One of only a few specialist chocolate retailers whose chocolate making begins with the raw cocoa bean, Haigh’s makes over 200 different kinds of chocolates.
Their apricot creams are divine.
At Easter time, the bright displays of chocolate eggs, baskets and bunnies are eye-catching.
3- Visit Adelaide’s Central Market
If you love fresh food, one of the top things to do in Adelaide is to spend some time at the Central Markets.
Not only is it housed in a building that is considered a historic Australian landmark, when it comes to varieties of food and fresh produce, but the Central Market is also the place to be.
The Adelaide Central Market is also the place to find stacks of newly baked Turkish pide, freshly ground coffee beans and sushi.
Kabanas, spicy pepperoni and giant mettwurst are some of the other delights you will find in Adelaide’s melting pot pantry.
As Adelaide is a multicultural city, there is food available reflecting the cuisine from most countries of the world.
Italian, Greek, Japanese, Vietnamese, Lebanese, Chinese and German are some of the foods available under one roof.
The regions around Adelaide are known for market gardens and therefore fresh fruit and vegetables are aplenty at reasonable prices.
The fresh food section also provides fresh meat, poultry and seafood.
Take a break from the hustle and bustle and watch the colour and activity while you sip a cappuccino at one of the market’s cafes.
Adelaide’s Central Market began in 1869, as a venue for growers to sell directly to the public.
If you’re on a budget and looking for things to do in Adelaide for free, wander around the stalls tasting free samples.
A great way to learn more about the history of food and engage with local stallholders is to join a guided tour.
4- Visit the Art Gallery of South Australia
If you’re looking for cultural activities in Adelaide, there’s a lot happening on North Terrace day and night.
For a dose of art and culture, soak it up at the Art Gallery of South Australia.
While the gallery’s traditional focus was on British painting and sculpture, it also has a strong collection of Aboriginal art from all over the country including Central Australian dot paintings.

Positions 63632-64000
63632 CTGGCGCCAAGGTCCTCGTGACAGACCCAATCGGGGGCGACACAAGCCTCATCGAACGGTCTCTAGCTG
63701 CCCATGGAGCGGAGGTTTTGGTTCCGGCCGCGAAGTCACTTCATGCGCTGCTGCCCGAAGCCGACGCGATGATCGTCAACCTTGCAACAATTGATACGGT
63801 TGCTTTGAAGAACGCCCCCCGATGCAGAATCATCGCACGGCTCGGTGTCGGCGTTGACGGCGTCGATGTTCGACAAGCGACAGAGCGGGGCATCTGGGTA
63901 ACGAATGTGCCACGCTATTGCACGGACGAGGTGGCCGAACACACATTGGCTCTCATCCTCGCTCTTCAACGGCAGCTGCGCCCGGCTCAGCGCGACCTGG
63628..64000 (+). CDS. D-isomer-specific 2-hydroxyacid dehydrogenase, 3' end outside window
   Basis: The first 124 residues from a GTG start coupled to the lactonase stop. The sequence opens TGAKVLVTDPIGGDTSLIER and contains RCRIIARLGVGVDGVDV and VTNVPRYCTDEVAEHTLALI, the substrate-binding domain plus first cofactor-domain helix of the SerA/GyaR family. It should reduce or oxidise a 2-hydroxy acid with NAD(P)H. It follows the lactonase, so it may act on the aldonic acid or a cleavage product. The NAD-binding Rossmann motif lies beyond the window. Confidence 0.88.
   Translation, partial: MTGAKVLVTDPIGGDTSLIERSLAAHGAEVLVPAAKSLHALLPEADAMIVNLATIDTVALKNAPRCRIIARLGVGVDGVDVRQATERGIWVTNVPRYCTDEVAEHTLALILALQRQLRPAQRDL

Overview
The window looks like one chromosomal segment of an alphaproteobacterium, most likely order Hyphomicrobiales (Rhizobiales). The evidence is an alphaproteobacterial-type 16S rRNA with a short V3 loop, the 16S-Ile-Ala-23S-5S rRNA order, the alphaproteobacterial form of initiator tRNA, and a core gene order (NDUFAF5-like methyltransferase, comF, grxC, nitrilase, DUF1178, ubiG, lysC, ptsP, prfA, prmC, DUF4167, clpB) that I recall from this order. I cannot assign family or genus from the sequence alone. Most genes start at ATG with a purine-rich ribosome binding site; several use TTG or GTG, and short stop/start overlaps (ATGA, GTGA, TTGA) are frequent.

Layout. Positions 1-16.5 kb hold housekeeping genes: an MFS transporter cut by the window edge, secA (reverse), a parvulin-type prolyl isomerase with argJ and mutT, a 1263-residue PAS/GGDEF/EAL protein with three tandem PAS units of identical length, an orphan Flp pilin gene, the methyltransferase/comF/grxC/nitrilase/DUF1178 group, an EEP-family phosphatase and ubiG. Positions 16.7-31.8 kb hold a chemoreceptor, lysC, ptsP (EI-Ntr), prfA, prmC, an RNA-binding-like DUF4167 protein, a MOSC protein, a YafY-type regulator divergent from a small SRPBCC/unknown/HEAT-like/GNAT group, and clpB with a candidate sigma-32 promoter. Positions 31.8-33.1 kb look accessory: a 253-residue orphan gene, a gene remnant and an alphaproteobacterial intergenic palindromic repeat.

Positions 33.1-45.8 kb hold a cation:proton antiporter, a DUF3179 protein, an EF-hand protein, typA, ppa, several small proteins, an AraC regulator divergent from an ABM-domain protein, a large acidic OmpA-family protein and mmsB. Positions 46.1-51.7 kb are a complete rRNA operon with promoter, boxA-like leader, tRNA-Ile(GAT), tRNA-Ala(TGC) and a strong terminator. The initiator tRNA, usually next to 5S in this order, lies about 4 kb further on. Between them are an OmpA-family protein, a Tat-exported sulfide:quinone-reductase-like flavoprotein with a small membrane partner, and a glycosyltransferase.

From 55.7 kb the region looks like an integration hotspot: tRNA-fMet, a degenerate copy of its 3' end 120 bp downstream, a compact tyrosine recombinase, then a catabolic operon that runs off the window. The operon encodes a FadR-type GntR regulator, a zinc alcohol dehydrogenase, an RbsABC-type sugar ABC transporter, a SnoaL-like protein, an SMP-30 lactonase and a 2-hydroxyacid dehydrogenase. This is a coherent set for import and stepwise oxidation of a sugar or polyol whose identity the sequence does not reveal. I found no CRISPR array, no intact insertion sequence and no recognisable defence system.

5- Step back in history at Ayers House Museum
Ayers House Museum is a colonial mansion that illustrates Victorian domestic life.
Guided tours take you on a historical tour of the period and a look at historic costumes, silver, artwork and furniture.
The house itself is an important exhibit which contains ornamental painted finishes on its internal walls and ceilings.
6- Explore the South Australian Museum
If you’re in the mood for more history and culture, a visit to the South Australian Museum should satisfy that craving.
The museum has the largest collection in the world of Australian Aboriginal cultural artifacts (over 3000), including the Yuendumu Doors.
Then there’s the impressive South Australian Biodiversity Gallery focusing on South Australia’s marine life.
7- Discover Adelaide’s churches
For a long time (since 1867), Adelaide was known as the City of Churches because of the number of architecturally stunning churches representing a range of denominations.
Take a drive around Adelaide city and suburbs to see many lovely churches.
8- Grab a quiet moment at the State Library
The State Library of South Australia is a cultural institution and a repository of South Australia’s rich history.
Treasures kept here include intriguing photographs and artwork of Adelaide’s growth throughout the centuries, old letters, diaries, maps and manuscripts.
Permanent exhibitions in the Mortlock Wing are a showcase of the rich tapestry of life in South Australia.
The displays cover a range of subjects including the European discovery and exploration of South Australia, arts, architecture, wine, sport, religion and emigration. Check out upcoming exhibitions here.
9- Drink wine at the National Wine Centre
With over 200 cellar doors within a one-hour drive and the gateway to 18 wine regions, Adelaide is one of 10 cities known as the Great Wine Capitals of the world.
It’s also fitting that Australia’s wine capital is also home to the National Wine Centre, which is the best place to visit in Adelaide to find out everything you need to know about wine.